CDC Throws a Wet Blanket on Salt

March 27, 2009

By Ricardo Carvajal –      

The latest Morbidity and Mortality Weekly Report from the Centers for Disease Control and Prevention (CDC) gives credence to a possible link between higher intake of sodium and an increased risk of hypertension.  According to CDC, nearly 70% of U.S. adults should be limiting their intake of sodium to 1,500 mg/day (@ 2/3 teaspoon of salt), considerably lower than the estimated average daily intake of 3,436 mg/day for those age 2 and older. (Current dietary guidelines recommend a limit of 2,300 mg/day, but a lower limit of 1,500 mg/day is recommended for those in certain at-risk groups.)  CDC recommends that health-care providers “inform their patients of the evidence linking greater sodium intake to higher blood pressure.”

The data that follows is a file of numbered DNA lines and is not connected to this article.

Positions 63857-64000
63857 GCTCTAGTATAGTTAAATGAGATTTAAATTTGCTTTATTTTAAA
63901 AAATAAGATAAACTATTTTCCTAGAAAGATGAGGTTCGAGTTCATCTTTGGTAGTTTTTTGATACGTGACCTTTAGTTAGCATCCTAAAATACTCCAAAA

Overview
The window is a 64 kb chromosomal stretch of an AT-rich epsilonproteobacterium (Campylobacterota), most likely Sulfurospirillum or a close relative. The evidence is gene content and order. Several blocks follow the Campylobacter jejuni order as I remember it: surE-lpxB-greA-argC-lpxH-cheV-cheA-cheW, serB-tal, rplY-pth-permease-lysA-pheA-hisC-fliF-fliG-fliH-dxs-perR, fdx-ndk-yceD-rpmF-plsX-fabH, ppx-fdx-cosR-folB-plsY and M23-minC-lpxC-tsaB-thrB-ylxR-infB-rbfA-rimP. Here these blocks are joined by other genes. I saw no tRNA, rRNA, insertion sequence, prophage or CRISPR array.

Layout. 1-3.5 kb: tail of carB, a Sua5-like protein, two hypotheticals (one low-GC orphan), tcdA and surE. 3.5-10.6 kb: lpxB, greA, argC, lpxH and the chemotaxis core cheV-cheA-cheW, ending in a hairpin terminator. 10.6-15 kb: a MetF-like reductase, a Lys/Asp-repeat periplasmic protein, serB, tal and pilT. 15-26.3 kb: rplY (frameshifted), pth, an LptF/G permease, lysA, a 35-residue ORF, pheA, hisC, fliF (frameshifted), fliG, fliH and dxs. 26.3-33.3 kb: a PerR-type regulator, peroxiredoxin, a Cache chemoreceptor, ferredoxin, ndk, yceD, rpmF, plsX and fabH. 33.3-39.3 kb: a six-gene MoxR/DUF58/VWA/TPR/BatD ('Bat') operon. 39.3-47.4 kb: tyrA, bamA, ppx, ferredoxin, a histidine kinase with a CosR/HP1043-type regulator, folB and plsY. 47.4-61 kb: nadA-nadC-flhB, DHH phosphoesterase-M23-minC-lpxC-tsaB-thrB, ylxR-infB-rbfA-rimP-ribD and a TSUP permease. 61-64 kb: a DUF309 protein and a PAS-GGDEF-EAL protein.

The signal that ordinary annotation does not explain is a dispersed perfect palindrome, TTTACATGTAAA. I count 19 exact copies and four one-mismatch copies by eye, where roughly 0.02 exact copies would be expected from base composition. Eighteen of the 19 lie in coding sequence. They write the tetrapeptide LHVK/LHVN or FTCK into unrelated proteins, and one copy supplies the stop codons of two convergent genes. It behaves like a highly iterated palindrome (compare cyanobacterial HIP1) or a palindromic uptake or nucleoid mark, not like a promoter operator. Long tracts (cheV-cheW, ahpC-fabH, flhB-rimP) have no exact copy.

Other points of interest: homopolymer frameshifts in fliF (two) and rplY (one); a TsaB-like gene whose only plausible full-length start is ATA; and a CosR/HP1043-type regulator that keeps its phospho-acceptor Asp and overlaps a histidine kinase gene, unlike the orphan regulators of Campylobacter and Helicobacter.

In an accompanying editorial note, CDC states that “[p]ublic health actions to reduce sodium intake likely will include 1) reducing the sodium content of processed foods; 2) encouraging consumption of more low-sodium foods, such as fruits and vegetables; and 3) providing more relevant information about sodium in food labeling.”  CDC further states that current percent daily value information in nutrition labeling of packaged foods “is likely to mislead the majority of consumers, for whom the 1,500 mg/day limit is applicable.”  As an example of a public health strategy to reduce sodium intake, CDC cites New York’s efforts to reduce sodium levels in processed and restaurant foods.

In 2005, the Center for Science in the Public Interest filed a citizen petition asking FDA to revoke the GRAS status of salt, require a reduction in the amount of salt in processed foods, and reduce the daily value for sodium to 1,500 mg/day, among other actions.  In response to the petition, FDA held a public hearing in November 2007.  The citizen petition is still pending.

Categories: Foods